• David Lee Brown

Legalism vs. Liberalism



I’ve noticed a strong trend toward liberalism in American churches and while strict legalism can make Pharisees out of people, it is still more biblical than liberalism. What I’m saying is that once a person is saved, born again, accepting Jesus as both Lord and Savior, they begin to grow in the Lord through prayer and study of the Bible. As they study the Bible they discover how God wants us to live, interact with others and interact with God. This is what legalism is all about, if you don’t go crazy and expect yourself and others to be perfect. Only one human made it through their life perfectly in accordance with God’s will and that was Christ Jesus. We can’t be perfect, but after we are saved, out of love for our Lord, in obedience to God, we strive to become as like Jesus as possible. That’s legalism – not strict legalism, but realistic and obedient legalism.

The following is a liberalism allegory:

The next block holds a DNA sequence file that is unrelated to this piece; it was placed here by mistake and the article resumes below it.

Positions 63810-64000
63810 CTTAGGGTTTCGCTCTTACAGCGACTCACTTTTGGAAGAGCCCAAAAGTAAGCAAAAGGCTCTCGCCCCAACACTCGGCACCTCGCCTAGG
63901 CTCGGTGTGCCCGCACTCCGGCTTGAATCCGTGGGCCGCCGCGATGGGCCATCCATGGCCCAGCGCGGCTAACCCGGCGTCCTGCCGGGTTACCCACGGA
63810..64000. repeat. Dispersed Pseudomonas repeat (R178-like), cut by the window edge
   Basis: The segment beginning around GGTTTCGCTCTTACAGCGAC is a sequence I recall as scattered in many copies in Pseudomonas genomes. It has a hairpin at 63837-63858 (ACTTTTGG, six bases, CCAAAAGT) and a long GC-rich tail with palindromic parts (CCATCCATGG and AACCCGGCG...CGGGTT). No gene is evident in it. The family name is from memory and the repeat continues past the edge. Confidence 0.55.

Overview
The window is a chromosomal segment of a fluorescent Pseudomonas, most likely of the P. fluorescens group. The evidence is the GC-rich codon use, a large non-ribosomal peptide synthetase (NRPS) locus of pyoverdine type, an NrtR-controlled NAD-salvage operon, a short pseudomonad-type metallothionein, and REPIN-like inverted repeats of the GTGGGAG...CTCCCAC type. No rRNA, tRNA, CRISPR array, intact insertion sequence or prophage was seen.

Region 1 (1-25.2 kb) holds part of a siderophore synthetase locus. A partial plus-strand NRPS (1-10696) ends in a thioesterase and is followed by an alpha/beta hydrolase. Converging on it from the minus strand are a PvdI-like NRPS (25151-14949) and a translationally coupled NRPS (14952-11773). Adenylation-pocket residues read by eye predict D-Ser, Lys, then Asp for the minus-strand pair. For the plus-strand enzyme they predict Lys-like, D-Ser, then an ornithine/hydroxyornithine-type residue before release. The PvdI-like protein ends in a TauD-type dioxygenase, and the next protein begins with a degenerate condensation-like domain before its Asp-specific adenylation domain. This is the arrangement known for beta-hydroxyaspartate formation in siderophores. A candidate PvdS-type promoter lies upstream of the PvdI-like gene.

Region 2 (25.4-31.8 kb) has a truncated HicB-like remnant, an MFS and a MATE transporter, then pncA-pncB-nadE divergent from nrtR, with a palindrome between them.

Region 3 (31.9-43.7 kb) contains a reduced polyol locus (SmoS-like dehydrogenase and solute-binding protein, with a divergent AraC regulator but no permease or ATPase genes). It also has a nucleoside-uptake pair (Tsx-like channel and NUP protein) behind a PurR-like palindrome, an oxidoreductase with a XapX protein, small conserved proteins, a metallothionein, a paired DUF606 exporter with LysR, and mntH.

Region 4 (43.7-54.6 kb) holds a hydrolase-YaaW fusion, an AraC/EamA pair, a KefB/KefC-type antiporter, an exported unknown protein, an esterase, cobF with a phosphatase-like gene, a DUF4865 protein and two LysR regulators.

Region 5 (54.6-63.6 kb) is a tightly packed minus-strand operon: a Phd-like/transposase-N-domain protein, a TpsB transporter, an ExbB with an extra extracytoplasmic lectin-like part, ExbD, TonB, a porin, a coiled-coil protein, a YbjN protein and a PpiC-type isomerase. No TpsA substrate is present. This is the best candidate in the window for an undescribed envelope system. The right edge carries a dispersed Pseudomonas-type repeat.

A Christian man wakes up one morning after accepting Christ a few weeks prior. His liberal pastor preached about grace and the fact that all his sins are forgiven – past, present and future. The liberal pastor tells him it’s all about grace and nothing else matters. So, this liberal Christian understands that he’s not supposed to sin, but reasons, “My sins are gone, so I can do anything I want within reason. Neither the laws of man or the Old Testament law apply to me.” (He neglected to read Hebrews 13, Titus 3 or 1 Peter 2) He gets in his car and starts driving down the wrong side of the road, against traffic and speeds right through a traffic light slamming into a car with a family of 4 in it and the two kids are in their late teens. Everyone in the car is dead and only the mother was a born again Christian. The liberal Christian is alive and starts praising God for saving him, showing little regard for the 3 people he just sent to an eternal hell. While they were alive, they could have accepted Christ, but now they have no chance. This never happened. It is allegorical.